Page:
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The parking myth

For years, many people have believed downtown Halifax has a parking problem. They’re wrong.

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Photo: iStock

Photo: iStock

Waye Mason recently had a run-in with an angry constituent. The man was furious because he received a parking ticket for sitting in a no-parking zone for 20 minutes. His argument? He should have got a break, because everyone knows there’s no downtown parking.

“The attitude in HRM is that there is no parking downtown, ever,” says Mason. “But is there really no parking? Or is there just no parking right in front of the restaurant you want to eat lunch at?”

The reality is, there’s plenty of parking in downtown Halifax—for those who are willing to park off the street. Earlier this year, Mason worked with the Spring Garden Area Business Association and the Downtown Halifax Business Commission to gather the data that proves it.

They conducted the survey in May. The team contacted all of the off-street parking owners and determined that on average, there were 796 off-street stalls available at lunchtime, all within a five-minute walk to Grand Parade. And that doesn’t include the Casino parking or the parking lot on the far side of Bishop’s Landing (those lots fall just outside the five-minute mark). Those two parking lots alone represent an extra 600 or 700 spots. They also found 350 more available spots within five minutes of Spring Garden. According to their survey, there were 7,449 parking spaces downtown. 1,380 of those were still free at lunchtime.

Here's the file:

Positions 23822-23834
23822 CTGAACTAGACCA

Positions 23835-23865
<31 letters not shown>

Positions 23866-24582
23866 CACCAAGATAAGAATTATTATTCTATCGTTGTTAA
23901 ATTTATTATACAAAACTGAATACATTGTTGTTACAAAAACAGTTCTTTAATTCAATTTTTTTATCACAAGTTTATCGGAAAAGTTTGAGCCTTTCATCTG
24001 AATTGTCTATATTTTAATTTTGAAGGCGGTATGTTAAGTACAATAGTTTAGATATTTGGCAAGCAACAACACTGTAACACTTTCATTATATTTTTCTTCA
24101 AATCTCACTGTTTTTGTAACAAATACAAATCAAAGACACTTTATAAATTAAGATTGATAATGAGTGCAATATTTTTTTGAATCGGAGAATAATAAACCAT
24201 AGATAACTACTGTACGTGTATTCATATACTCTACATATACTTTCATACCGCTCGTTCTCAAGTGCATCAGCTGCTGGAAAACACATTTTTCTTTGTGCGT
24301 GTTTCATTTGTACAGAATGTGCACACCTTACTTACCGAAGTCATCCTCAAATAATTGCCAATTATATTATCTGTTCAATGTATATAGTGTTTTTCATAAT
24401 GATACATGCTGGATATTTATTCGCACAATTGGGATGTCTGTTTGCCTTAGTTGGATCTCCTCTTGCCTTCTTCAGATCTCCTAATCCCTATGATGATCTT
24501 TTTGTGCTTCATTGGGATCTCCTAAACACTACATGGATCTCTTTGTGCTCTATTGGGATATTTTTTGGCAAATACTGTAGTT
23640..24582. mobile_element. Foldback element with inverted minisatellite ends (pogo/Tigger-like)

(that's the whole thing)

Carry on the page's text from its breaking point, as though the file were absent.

Mason also went on a walk-about with members of the Argyle Entertainment District, the Canadian Restaurant and Food Services Association, the Restaurant Association of Nova Scotia, and the Downtown Halifax Business Commission. During their walk, they examined the on-street parking, identified issues and assessed whether or not the city is using the available space as efficiently as possible. Mason wrote a memo on May 29, 2013 that states they found about 15 headless parking metres, and a few areas where loading and parking areas could be altered. But, according to the memo, “overall, most blocks were well covered, with just a few places where changes could be considered.”

For many Haligonians it’s not just about availability, it’s also about the cost. But not only does downtown Halifax offer free, on-street parking after 6:00 p.m. and on weekends, there are also opportunities to validate your parking at local retailers. For example, customers who spend more than $20 at Pete’s Frootique on Dresden Row can park free in the City Centre Atlantic parkade for up to two hours.